Friday, December 30, 2011

A Book of Migrations

Rebecca Solnit's A Book of Migrations (1997) was reissued this year and classified as history/memoir rather than travel, though it is ostensibly about a month spent in Ireland.  The book circles round the themes of landscape and memory, place and identity, journey and exile, as Solnit ranges across the history and culture of Ireland from the flight of the cursed King Sweeney to the bitter experiences of Travellers in contemporary Ireland. The ways in which Ireland has been viewed through the prism of English cultural attitudes are illuminated by the frequent reminders of her own radically different experiences growing up in California, with its arid landscapes and long, straight roads, short historical memory and assumptions about the possibility of an unpeopled wilderness. At the Cliffs of Moher she looks out at the sea, 'a deeper blue than my own churning gray Pacific, blue as though different dreams had been dumped into it, blue as ink.  I imagined filling a fountain pen with it and wondered what one would write with that ocean.'
    
Cover photo by Dave Walsh who reviews the book on his website.

I'll try to convey here just one of the many interesting points she makes on landscape and culture, although I should stress that the elegance of her argument is difficult to convey out of context.  In describing the sixteenth century suppression of Ireland by English colonists and its deforestation for shipbuilding and metal smelting, she also talks about the concurrent campaign to suppress the Gaelic poets, whose rhymes in praise of military successes were seen as a kind of propaganda. But 'what is most peculiar about the war against the poets and trees in Tudor era Ireland is the close involvement of the two greatest English poets of the age, Sir Philip Sidney and Edmund Spenser.' Furthermore, there were the two writers who practically created the English tradition of pastoral poetry. You might think, she wryly observes, that 'a country of wandering poets and pastoralists should have enchanted the English rather than appalled them.'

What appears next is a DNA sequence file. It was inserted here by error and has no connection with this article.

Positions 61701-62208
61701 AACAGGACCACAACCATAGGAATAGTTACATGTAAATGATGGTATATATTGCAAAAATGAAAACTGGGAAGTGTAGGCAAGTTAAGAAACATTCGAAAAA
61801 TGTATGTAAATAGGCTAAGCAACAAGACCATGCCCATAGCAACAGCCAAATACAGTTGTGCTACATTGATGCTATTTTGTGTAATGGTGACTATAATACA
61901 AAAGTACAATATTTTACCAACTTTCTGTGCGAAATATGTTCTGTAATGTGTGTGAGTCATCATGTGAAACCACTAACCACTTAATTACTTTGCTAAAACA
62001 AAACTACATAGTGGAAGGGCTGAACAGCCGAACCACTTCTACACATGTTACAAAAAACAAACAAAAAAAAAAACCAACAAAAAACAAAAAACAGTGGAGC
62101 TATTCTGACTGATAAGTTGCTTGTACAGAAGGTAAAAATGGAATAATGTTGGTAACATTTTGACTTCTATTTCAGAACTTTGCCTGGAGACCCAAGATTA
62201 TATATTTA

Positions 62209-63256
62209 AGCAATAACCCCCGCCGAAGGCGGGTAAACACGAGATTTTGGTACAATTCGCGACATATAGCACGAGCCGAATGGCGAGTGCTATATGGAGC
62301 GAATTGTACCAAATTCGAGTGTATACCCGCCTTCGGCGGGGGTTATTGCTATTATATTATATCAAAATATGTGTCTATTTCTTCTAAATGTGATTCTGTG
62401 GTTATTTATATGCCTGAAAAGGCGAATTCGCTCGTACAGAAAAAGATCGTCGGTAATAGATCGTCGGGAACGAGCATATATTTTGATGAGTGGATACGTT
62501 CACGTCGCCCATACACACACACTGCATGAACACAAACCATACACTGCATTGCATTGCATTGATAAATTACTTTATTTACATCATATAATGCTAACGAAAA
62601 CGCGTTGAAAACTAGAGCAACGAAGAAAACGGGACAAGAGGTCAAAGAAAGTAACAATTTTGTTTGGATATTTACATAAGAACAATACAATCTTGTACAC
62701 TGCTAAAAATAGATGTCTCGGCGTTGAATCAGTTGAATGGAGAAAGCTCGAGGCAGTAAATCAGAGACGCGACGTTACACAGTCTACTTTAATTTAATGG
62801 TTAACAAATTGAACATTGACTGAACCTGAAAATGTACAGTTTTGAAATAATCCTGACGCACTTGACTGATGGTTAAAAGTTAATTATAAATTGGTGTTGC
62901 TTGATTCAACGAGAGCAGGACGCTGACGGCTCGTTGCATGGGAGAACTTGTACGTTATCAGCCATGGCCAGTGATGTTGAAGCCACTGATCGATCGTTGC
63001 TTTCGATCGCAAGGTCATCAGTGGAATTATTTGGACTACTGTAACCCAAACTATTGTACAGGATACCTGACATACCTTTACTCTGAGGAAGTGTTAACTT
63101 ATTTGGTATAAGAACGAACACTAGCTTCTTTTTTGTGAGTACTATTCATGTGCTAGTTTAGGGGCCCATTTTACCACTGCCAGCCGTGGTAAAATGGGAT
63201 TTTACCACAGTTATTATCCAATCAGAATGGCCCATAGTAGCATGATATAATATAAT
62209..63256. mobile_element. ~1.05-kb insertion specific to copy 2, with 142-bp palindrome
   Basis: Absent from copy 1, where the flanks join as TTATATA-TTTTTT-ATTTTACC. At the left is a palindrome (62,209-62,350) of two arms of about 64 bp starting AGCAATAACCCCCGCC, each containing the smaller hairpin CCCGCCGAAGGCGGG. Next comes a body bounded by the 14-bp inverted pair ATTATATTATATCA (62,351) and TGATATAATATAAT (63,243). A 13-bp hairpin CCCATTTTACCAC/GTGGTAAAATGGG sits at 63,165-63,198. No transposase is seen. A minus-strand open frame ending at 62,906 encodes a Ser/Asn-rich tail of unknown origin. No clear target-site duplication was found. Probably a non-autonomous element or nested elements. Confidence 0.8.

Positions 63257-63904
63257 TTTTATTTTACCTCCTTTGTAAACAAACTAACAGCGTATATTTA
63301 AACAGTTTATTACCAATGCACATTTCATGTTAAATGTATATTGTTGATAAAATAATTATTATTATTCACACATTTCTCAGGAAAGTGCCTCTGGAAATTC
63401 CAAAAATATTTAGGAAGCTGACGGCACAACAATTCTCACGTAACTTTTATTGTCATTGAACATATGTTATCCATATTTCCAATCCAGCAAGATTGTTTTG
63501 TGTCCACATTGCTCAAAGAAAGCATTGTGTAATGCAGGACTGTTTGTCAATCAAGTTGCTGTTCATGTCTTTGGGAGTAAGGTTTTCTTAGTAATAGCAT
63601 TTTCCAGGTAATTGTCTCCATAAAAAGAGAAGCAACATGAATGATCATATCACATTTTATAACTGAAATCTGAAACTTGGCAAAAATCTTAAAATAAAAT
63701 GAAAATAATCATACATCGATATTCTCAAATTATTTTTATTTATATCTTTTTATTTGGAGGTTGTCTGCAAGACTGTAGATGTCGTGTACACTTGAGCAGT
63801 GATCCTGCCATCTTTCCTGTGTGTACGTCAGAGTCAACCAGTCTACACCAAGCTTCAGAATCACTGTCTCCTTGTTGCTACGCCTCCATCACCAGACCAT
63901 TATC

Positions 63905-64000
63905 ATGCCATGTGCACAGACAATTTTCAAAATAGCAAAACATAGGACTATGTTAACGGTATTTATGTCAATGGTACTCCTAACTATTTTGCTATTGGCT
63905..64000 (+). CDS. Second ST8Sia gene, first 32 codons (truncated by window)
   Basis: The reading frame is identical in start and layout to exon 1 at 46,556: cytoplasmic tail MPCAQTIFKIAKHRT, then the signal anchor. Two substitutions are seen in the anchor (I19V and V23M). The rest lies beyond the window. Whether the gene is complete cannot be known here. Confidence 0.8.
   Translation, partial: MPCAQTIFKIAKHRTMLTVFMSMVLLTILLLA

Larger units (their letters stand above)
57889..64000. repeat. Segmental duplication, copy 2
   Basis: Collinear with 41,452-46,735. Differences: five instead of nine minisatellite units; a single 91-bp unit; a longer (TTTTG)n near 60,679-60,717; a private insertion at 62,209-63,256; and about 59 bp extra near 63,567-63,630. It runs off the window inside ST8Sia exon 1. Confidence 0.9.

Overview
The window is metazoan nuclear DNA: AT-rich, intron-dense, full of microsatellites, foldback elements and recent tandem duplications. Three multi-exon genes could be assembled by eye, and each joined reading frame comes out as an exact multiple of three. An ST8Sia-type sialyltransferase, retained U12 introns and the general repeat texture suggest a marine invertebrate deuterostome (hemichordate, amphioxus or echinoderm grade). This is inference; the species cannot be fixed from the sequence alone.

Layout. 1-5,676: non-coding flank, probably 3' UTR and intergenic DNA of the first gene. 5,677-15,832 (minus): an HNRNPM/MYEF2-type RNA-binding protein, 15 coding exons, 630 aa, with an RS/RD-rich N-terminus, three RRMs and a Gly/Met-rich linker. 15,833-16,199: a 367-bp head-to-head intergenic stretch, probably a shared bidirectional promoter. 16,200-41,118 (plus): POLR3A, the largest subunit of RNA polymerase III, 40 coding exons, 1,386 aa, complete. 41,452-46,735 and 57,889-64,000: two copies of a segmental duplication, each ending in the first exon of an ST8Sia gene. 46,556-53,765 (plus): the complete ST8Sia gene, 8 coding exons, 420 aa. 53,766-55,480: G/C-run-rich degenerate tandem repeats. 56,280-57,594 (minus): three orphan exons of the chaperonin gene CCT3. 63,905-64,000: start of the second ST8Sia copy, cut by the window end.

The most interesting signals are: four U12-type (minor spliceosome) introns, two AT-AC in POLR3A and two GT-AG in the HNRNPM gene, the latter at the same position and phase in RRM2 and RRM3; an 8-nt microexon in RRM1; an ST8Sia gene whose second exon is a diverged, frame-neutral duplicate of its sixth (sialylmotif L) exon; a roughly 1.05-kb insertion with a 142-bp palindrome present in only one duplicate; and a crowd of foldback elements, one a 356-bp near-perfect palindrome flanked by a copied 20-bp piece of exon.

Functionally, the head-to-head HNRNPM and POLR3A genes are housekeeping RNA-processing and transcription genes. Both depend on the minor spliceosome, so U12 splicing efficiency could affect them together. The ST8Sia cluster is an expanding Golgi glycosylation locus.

Sir Philip Sidney's father was Lord Deputy of Ireland and urged the English to 'spoil' and take the goods of any 'rhymers' they caught.  Sidney himself would later go on diplomatic missions to Ireland for Queen Elizabeth. Spenser went over in 1580 as secretary to Sir Henry Sidney's successor Lord Grey and wrote a lengthy report A View on the Present State of Ireland, which recommends subduing the Irish by starving them.  He took over an estate in County Cork, formerly the seat of the Desmond family, and 'immediately became unpopular with the neighbours'. It was targeted by rebels in 1598 - Spenser was lucky to escape to England, where he died later that year.  Back in 1589, when Sir Walter Raleigh visited him, Spenser's home 'was surrounded with woods of "matchless height"; a few years later only bare fields surrounded the castle.'

The remains of Spenser's Kicolman Castle, County Cork

For Solnit the shadows of Spenser and Sidney's political lives in Ireland lie across their artistic merit.  'The exquisite poetry of Spenser's masterpiece The Faerie Queene is inextricably linked to his brutal prose A View on the Present State of Ireland ... Should the magical trees he celebrated in the poem be weighed against the trees he uprooted in County Cork?  Can one have the latter without the former, since Ireland's lack of a landscape tradition is rooted in its scarred landscape?  Can one understand the presence of English literature without the absences of Irish literature?  Are the presences in the former, at some level, bites taken out of the latter?  Is England gardenlike because Ireland was prisonlike?  Does the English pastoral, and the security and abundance it represents, depend on the impoverished land and people of other lands?'